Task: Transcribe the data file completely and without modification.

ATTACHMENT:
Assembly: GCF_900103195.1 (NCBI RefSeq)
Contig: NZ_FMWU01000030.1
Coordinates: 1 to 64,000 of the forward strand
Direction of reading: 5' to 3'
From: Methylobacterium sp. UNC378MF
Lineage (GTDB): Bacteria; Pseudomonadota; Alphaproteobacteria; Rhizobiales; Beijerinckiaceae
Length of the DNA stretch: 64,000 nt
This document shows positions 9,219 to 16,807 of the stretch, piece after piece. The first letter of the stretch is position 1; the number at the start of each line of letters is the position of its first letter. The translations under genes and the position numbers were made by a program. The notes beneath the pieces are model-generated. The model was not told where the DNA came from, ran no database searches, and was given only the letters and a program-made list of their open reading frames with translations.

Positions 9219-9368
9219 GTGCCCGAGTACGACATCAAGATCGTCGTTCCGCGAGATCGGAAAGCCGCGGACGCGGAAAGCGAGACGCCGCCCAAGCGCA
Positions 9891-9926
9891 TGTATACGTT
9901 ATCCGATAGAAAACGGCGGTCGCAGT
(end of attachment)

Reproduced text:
Assembly: GCF_900103195.1 (NCBI RefSeq)
Contig: NZ_FMWU01000030.1
Coordinates: 1 to 64,000 of the forward strand
Direction of reading: 5' to 3'
From: Methylobacterium sp. UNC378MF
Lineage (GTDB): Bacteria; Pseudomonadota; Alphaproteobacteria; Rhizobiales; Beijerinckiaceae
Length of the DNA stretch: 64,000 nt
This document shows positions 9,219 to 16,807 of the stretch, piece after piece. The first letter of the stretch is position 1; the number at the start of each line of letters is the position of its first letter. The translations under genes and the position numbers were made by a program. The notes beneath the pieces are model-generated. The model was not told where the DNA came from, ran no database searches, and was given only the letters and a program-made list of their open reading frames with translations.

Positions 9219-9368
9219 GTGCCCGAGTACGACATCAAGATCGTCGTTCCGCGAGATCGGAAAGCCGCGGACGCGGAAAGCGAGACGCCGCCCAAGCGCA
Positions 9891-9926
9891 TGTATACGTT
9901 ATCCGATAGAAAACGGCGGTCGCAGT